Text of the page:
The Elegance of the Option: Revisiting Basic Principles
Financial derivatives, such as options, have been part of the economic landscape since ancient times, often serving as mechanisms for managing risk (Bodie, Merton, and Cleeton, 2008). The covered call is a specific option strategy, hinged on the sale of call options against a held stock position. This strategy, integration of the foundational principles of derivatives and equity investment, offers an intriguing risk-return proposition to consider. The sale of a call option provides the holder the right but not the obligation to buy an underlying asset at a specific price (the strike price) before a specific time (the expiry date). The seller, or writer, of the option, is obligated to fulfill this contract if the holder exercises their right. This is the crux of a call option, as detailed by Hull (2017).
Understanding the payoff structure of a call option is essential. In the words of Black and Scholes (1973), “The call option is a bet on the price of the underlying asset rising.” If the stock price remains below the strike price at expiration, the option will expire worthless, and the writer will retain the premium as income. However, if the stock price rises above the strike price, the holder will exercise the option, and the writer will be obligated to sell the stock at the strike price.
Call Option Pay-off Diagram
Anatomy of a Covered Call Strategy: Yield Augmentation and Risk Mitigation
Now, let’s turn our attention to the covered call strategy, an income-oriented approach derived from the basic option structure. Writing a covered call means selling a call option on an underlying asset that the writer already owns. This is in contrast to writing naked calls, which involves selling call options without owning the underlying asset, a strategy characterized by a significantly higher risk profile (Chance and Brooks, 2015).
Covered call writing provides two main sources of return: the premium income from selling the call option and the potential capital gain from the underlying asset. A key advantage of this strategy, as illustrated by Whaley (2002), is that it allows investors to generate additional income from their portfolio while providing a degree of downside protection through the premium received. This makes it an attractive strategy in a flat or slightly rising market.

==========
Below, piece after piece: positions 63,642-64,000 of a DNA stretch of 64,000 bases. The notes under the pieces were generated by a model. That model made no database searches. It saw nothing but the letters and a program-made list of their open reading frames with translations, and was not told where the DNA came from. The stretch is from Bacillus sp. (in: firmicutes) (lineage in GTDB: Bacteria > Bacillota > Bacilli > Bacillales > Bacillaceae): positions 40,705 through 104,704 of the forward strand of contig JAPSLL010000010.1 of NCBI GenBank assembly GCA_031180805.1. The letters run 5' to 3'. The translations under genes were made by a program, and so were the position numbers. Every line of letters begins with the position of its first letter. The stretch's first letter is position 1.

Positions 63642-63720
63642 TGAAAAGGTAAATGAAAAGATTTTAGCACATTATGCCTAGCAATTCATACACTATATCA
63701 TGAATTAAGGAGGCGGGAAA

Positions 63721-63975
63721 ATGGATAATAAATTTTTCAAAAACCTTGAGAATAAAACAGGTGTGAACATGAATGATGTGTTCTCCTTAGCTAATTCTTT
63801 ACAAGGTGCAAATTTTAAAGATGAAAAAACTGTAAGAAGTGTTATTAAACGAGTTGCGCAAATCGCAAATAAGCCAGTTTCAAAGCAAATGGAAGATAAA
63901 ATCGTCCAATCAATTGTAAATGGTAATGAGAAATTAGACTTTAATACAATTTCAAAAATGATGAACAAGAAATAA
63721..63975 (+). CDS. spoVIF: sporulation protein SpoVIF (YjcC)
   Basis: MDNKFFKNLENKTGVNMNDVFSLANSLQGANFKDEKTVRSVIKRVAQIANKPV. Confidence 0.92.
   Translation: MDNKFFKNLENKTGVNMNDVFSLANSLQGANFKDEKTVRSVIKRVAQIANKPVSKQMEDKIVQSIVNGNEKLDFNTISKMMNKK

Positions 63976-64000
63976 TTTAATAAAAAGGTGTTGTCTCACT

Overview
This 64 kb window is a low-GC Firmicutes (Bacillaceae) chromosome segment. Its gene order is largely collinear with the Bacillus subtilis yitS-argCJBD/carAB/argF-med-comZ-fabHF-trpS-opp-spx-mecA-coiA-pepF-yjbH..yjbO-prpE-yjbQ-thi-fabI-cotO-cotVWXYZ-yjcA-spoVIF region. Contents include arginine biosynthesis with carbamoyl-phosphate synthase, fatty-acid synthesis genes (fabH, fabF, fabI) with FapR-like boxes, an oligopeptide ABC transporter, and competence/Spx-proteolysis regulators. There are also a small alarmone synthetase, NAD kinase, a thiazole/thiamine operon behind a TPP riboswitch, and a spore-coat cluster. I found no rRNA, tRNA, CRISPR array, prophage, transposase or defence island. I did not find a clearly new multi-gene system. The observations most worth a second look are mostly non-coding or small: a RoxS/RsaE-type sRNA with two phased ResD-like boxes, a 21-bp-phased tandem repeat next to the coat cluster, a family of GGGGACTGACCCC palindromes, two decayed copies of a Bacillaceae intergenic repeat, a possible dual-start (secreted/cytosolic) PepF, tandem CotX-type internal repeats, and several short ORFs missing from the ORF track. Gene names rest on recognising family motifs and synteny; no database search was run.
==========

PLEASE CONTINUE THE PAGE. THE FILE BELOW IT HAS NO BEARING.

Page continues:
However, there’s a trade-off: the upside potential is capped. If the stock price rises above the strike price, the holder will exercise the option, and the writer will have to sell the stock at the strike price. The writer will miss out on any additional gain beyond the strike price, although they still benefit from the capital gain up to the strike price and the premium income (Merton, 1998).
The Empirical Evidence: Covered Calls in Practice
Historically, empirical evidence suggests that covered call strategies have offered attractive risk-adjusted returns. According to a study by Szado (2009), covered call strategies tended to outperform their benchmark indices in terms of both total return and Sharpe ratio during the 20-year period from 1988 to 2008. The Sharpe ratio is especially pertinent in this context as it allows investors to understand the return of an investment compared to its risk. Essentially, the higher the value of the Sharpe ratio, the more attractive the risk-adjusted return. Thus, the superior Sharpe ratio of covered calls during this period signifies a more beneficial risk-to-reward trade-off.
Moreover, research by Fedyk, Johnson, and Xu (2018) confirms that covered call writing can enhance portfolio yield without dramatically increasing risk. Their findings suggest that the premium income can provide a buffer against potential losses in the underlying stock, reducing portfolio volatility and helping to improve the risk-return trade-off.